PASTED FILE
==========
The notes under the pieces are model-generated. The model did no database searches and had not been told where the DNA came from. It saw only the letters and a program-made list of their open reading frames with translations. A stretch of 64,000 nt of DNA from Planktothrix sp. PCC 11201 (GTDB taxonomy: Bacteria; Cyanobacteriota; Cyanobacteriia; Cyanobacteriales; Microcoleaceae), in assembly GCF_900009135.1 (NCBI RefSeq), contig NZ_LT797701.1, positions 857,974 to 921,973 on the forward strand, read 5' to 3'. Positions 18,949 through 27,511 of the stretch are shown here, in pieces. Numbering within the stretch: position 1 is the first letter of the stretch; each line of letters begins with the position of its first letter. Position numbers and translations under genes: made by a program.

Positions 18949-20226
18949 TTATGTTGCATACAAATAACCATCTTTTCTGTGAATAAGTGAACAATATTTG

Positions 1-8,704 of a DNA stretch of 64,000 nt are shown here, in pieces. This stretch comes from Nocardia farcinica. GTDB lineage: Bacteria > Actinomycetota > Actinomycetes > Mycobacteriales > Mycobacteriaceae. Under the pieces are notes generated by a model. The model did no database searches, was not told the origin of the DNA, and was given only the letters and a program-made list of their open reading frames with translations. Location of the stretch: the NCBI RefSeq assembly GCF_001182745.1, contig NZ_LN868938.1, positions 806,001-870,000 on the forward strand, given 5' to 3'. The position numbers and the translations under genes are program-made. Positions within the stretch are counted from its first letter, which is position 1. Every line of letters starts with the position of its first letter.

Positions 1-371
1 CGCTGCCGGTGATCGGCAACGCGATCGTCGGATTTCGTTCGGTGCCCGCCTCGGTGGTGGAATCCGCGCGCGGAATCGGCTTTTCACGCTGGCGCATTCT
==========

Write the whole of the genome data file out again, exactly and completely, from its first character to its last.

The notes under the pieces are model-generated. The model did no database searches and had not been told where the DNA came from. It saw only the letters and a program-made list of their open reading frames with translations. A stretch of 64,000 nt of DNA from Planktothrix sp. PCC 11201 (GTDB taxonomy: Bacteria; Cyanobacteriota; Cyanobacteriia; Cyanobacteriales; Microcoleaceae), in assembly GCF_900009135.1 (NCBI RefSeq), contig NZ_LT797701.1, positions 857,974 to 921,973 on the forward strand, read 5' to 3'. Positions 18,949 through 27,511 of the stretch are shown here, in pieces. Numbering within the stretch: position 1 is the first letter of the stretch; each line of letters begins with the position of its first letter. Position numbers and translations under genes: made by a program.

Positions 18949-20226
18949 TTATGTTGCATACAAATAACCATCTTTTCTGTGAATAAGTGAACAATATTTG

Positions 1-8,704 of a DNA stretch of 64,000 nt are shown here, in pieces. This stretch comes from Nocardia farcinica. GTDB lineage: Bacteria > Actinomycetota > Actinomycetes > Mycobacteriales > Mycobacteriaceae. Under the pieces are notes generated by a model. The model did no database searches, was not told the origin of the DNA, and was given only the letters and a program-made list of their open reading frames with translations. Location of the stretch: the NCBI RefSeq assembly GCF_001182745.1, contig NZ_LN868938.1, positions 806,001-870,000 on the forward strand, given 5' to 3'. The position numbers and the translations under genes are program-made. Positions within the stretch are counted from its first letter, which is position 1. Every line of letters starts with the position of its first letter.

Positions 1-371
1 CGCTGCCGGTGATCGGCAACGCGATCGTCGGATTTCGTTCGGTGCCCGCCTCGGTGGTGGAATCCGCGCGCGGAATCGGCTTTTCACGCTGGCGCATTCT